“Happiness consists of getting enough sleep. Just that, nothing more.”
— Robert A. Heinlein
We all have a love-hate relationship with sleep throughout our lives. As a young child, ‘nap time’ was the enemy; a boring activity to be avoided and resisted. As an adult with a full, busy life, the notion of a nap sounds utterly blissful – a rare commodity to be coveted at any opportunity. But how big a role should sleep play in our lives and how essential is quality sleep for our overall wellbeing?
Regardless of your lifestyle, health or fitness, getting adequate sleep should be a top priority for everyone. The body requires long periods of sleep in order to restore and rejuvenate, to grow muscle, repair tissue, and synthesise hormones. Furthermore, sleep plays a crucial role in solidifying and consolidating memories, while detoxifying the body and optimising immune health.
Here at THE STYLE EDIT we can’t get enough of the heavenly zees, so check out our top tips for securing a super night’s sleep…
Many of us are guilty of claiming that our regular coffee fixes throughout the day have little negative effect, as we have no trouble falling asleep at night. However, caffeine can undoubtedly have a negative impact on sleep quality and duration. Being a stimulant, the body can struggle to metabolise caffeine, meaning it may stay in our system throughout the night. Caffeine is also a diuretic, which can prompt bathroom visits when we should be soundly in the land of nod. Try imposing a caffeine curfew and limit your intake to before lunchtime.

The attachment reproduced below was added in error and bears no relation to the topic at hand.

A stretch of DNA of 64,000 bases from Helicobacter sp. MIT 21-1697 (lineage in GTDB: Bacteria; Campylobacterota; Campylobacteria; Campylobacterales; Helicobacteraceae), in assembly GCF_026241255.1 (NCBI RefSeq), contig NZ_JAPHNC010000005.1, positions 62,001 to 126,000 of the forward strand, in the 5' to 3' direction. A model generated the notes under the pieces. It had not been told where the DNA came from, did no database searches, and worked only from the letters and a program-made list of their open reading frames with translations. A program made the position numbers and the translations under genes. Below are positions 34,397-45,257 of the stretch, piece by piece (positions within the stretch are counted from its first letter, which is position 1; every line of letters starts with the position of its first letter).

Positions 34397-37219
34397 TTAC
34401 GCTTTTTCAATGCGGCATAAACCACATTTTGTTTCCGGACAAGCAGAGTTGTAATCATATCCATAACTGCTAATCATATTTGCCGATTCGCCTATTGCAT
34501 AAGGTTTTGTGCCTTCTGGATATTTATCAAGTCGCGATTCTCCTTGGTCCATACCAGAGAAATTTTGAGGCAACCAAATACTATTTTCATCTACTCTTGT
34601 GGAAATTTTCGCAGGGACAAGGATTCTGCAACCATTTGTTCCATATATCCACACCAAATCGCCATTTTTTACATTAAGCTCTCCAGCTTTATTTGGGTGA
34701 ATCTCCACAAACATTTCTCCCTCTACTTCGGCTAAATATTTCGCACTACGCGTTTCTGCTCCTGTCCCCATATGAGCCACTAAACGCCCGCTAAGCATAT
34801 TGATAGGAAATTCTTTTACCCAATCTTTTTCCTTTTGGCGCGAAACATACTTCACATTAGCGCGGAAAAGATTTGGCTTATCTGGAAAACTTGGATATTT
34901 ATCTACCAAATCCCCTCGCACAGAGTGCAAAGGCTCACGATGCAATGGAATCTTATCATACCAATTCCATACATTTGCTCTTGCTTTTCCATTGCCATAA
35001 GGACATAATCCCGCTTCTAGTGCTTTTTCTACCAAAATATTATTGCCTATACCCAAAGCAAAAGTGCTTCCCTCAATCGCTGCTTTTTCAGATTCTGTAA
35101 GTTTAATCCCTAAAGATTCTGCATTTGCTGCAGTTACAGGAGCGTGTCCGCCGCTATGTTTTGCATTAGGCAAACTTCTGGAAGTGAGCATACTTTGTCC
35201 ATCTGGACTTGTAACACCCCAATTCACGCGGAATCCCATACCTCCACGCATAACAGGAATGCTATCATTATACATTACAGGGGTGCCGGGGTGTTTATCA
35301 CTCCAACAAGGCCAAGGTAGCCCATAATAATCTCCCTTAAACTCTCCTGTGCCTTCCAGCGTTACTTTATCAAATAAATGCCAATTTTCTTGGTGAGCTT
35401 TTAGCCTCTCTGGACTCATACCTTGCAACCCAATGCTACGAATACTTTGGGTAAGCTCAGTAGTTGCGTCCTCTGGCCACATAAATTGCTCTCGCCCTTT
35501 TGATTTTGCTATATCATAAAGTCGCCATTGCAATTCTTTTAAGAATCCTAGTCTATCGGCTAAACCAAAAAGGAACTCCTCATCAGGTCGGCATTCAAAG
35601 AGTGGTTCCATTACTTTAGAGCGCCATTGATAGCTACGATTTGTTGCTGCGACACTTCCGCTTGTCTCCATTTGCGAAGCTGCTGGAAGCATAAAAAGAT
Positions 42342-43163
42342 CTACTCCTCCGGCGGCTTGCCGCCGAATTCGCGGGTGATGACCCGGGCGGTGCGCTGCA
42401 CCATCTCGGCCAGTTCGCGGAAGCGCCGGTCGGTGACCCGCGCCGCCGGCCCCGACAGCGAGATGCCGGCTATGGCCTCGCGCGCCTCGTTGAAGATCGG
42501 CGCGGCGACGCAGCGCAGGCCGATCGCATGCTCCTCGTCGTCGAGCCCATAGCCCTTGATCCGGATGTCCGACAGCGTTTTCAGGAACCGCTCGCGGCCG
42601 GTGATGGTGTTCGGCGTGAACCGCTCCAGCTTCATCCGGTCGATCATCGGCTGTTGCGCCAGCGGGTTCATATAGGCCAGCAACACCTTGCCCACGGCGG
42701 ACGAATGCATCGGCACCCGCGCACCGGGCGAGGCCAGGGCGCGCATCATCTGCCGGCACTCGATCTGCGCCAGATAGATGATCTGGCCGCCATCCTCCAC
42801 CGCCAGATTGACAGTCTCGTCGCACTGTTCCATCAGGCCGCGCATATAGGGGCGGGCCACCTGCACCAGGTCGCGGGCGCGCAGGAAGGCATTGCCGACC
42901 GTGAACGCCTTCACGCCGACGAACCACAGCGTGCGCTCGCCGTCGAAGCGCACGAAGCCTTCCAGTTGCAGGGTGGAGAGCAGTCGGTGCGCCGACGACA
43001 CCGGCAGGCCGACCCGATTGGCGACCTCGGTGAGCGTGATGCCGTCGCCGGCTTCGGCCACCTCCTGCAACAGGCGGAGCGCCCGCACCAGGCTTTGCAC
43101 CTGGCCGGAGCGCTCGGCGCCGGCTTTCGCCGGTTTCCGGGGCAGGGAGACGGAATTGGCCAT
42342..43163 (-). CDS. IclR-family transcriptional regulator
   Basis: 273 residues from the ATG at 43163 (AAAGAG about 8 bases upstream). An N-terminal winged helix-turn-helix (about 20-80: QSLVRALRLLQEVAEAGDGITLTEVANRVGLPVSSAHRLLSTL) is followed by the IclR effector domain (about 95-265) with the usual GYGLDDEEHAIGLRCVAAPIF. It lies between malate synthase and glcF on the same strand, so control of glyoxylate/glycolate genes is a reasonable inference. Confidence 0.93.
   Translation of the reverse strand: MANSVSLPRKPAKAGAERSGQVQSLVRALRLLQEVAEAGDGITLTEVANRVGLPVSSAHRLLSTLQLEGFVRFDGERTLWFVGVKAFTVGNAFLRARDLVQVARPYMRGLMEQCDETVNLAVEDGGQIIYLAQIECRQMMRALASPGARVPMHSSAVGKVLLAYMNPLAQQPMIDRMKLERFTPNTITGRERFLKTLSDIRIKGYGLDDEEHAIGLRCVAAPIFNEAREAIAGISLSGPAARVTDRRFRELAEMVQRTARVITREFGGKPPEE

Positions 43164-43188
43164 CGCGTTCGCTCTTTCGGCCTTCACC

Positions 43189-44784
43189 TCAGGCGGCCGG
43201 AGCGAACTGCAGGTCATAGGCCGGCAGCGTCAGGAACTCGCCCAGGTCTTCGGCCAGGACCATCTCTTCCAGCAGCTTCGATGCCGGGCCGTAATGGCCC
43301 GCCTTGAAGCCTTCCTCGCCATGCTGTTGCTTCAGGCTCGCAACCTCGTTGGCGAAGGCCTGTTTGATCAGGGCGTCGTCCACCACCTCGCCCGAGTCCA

Expose Yourself To Daylight
Getting outside in the daylight and exposing yourself to the sun’s rays (safely of course) will support healthy hormone balance. Melatonin, a hormone produced in the brain’s pineal gland, is responsible for the regulation of the body clock. The release of this hormone is largely controlled by exposure to natural light, or a lack thereof. Maintaining a natural rhythm of exposure to daylight, and darkness at night is an essential component of sleeping soundly and maintaining a steady sleep cycle.
Block Out The Blue Light
The light environment within the bedroom is crucial when it comes to securing a good night’s slumber, as our sleep hormone melatonin is highly light reactive. Blue or bright lights should be avoided in the evening to increase levels of melatonin release. It is vital that the bedroom is completely dark as the smallest light from a streetlight, charger or alarm clock will be picked up by the brain and effect the hormonal output. Blackout blinds at home and eye masks when travelling are useful methods to control your sleep environment.
Something we often overlook is the temperature of our bedroom and how this can affect sleep quality. Research indicates that the optimal temperature for sleep is quite cool at around 15 degrees Celsius. In fact, studies suggest that some cases of insomnia may be attributed to unregulated body temperature. A drop in core body temperature helps to make us feel sleepy, so creating the ‘cave-like’ environment of quiet, dark and cool is best for a successful snooze.
One the most effective things you can do in the wind down for bedtime is switch off EVERYTHING. That includes mobile phone, laptop, tablet, television and in turn, your brain. Spend the last hour of your day entering into ‘sleep mode’. Relax, read, meditate or practice deep breathing. Create a calming environment in which your senses can slowly shut off, preparing for a restful, uninterrupted sleep.